It’s been a long time since real change came from Washington, D.C.
And when it did, in the Obama administration, it came with the intent to pave the way for racial healing, universal health care and a climate-ready world. Now that effort is being undone in the Trump administration. Change has given way to reversal.
Yet government quicksand hasn’t stopped states (and last week three corporate giants — Amazon, Berkshire Hathaway and JPMorgan Chase) from making health care more available on their own.
In fact, you could say government’s stagnation has become a catalyst.
On Tuesday, the three innovative companies — carrying more than 1 million employees between them — announced they’ll tackle health care themselves to reduce “health care’s burden on the economy while improving outcomes for employees and their families.”
“The ballooning costs of health care act as a hungry tapeworm on the American economy, said Warren Buffett, head of Berkshire Hathaway, a holding company. “Our group does not come to this problem with answers. But we also do not accept it as inevitable.”
What’s more, the big three are not looking for profit. Savings, maybe. But not profit,
It is a bright spot of innovative leadership, formed by companies known for their abilities to use high ambition and transformative technology in their own businesses. It is a partnership forged because of the absence of creative sparks inside our nation’s capitol.
But don’t think this disruptor health-care plan will unfold somewhere — anywhere — other than here. These three giants collectively have more than 10,000 workers in the Chattanooga region at Shaw Industries in North Georgia, Amazon’s distribution facilities in Chattanooga and Charleston, Tenn., and at local Whole Foods, Clayton Homes and JPMorgan bank facilities.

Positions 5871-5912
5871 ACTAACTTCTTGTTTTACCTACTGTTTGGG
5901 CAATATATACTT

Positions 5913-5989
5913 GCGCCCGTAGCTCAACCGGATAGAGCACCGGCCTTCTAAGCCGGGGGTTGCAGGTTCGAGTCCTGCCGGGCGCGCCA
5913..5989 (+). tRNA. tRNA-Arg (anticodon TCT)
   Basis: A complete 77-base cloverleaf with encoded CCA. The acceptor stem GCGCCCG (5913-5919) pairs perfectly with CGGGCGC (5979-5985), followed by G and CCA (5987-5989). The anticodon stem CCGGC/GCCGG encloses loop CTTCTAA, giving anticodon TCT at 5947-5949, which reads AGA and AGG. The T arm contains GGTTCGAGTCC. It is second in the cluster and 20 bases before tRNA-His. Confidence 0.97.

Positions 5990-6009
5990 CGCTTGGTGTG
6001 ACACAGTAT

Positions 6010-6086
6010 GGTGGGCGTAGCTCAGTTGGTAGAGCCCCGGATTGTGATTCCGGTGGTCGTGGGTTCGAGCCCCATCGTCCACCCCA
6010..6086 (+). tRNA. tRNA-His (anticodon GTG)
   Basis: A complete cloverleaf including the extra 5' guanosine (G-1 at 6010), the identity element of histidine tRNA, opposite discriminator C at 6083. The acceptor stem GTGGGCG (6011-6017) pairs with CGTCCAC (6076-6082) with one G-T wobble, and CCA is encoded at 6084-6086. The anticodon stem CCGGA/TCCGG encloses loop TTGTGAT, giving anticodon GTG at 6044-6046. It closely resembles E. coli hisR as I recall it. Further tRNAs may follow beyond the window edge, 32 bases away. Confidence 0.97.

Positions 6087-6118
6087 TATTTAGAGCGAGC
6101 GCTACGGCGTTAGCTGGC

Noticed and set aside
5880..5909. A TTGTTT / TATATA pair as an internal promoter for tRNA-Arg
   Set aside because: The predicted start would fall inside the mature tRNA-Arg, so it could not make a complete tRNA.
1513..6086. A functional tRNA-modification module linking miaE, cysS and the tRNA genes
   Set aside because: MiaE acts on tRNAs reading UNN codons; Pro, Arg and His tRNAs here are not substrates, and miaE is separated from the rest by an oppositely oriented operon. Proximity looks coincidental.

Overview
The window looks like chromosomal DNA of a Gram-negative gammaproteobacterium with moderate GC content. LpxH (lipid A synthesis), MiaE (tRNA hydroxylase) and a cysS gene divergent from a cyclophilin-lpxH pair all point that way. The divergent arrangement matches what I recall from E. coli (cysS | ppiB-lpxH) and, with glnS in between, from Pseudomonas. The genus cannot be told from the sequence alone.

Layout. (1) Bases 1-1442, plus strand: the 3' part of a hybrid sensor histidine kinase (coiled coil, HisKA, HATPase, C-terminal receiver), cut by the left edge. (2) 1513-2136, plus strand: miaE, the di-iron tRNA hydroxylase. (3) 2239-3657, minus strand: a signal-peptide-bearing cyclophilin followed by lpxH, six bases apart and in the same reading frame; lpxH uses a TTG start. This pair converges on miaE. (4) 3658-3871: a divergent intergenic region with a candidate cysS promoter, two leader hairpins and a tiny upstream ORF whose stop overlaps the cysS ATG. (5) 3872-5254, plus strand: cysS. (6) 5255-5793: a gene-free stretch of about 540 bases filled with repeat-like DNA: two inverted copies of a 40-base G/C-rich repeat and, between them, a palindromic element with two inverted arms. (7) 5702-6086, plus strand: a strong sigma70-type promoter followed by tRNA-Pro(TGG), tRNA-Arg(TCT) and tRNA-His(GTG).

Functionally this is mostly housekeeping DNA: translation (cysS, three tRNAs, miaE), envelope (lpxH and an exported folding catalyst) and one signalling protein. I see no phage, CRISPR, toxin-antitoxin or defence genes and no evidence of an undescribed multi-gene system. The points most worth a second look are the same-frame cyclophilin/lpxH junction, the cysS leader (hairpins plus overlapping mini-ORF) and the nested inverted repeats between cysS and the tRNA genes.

And it isn’t just high-powered corporations that are stepping up to fill the gummed up void of government.
Washington’s inaction and incompetence haven’t stopped cities and counties from looking to the future with alternative energy and home-grown early-childhood education programs — like EPB’s Gig and Smart Grid, or Chattanooga’s Baby University that teaches too-young parents to read to their infants because baby brains do most of their growing and making new connections between birth to age 3. (And to think, Betsy DeVos thinks it’s all about vouchers and charter schools.)
Still another way Chattanooga has seized the day to surge ahead of Washington is with our downtown Innovation District and the Edney Innovation Center — a techy incubator of entrepreneurial start-ups.
“New companies and new teams are being formed all the time here, as writers from The New York Times, Fortune Magazine, Wired, and many others have noticed,” Mayor Andy Berke wrote last week in “The Berke Bulletin,” a subscription mayoral email blast.
On Monday, Berke brought with him to the Chattanooga Times Free Press a friend and champion of Chattanooga’s Innovation District — Bruce Katz from the Brookings Institution.
Katz talks about Chattanooga’s leadership in his his new book, The New Localism: How Cities Can Thrive in the Age of Populism. In fact, Katz quoted Berke in the book, too.
As Katz and his co-author Jeremy Nowak, both urban experts, put it, where rising populism on the right and the left exploits the grievances of those left behind in the global economy, new localism is developing as a mechanism to address those grievances head on.
Chattanooga used its increased technological innovation — the Gig and smart grid — to leverage its city macho.
The speed and sophistication of our internet and energy grid have given the city, and therefore our innovation center, a way to grow firms, value and jobs.
We’re not alone. In Pittsburgh, technology ushered in a way for that city to be a living laboratory for testing driverless cars, according to Katz. And Chicago opened up public data for use by entrepreneurs and technology firms. Katz says that makes those cities market makers in granular and novel ways.
Katz, the founder of the Brookings Metropolitan Policy Program and now Brookings’ Centennial Scholar, focuses on the challenges and opportunities of global urbanization.
He imagines a world in which urban institutions shape and finance the solutions of the future through smart investments in innovation, infrastructure and children — one city at a time shared with other cities — over and over.
We’re proud Chattanooga is one of those cities.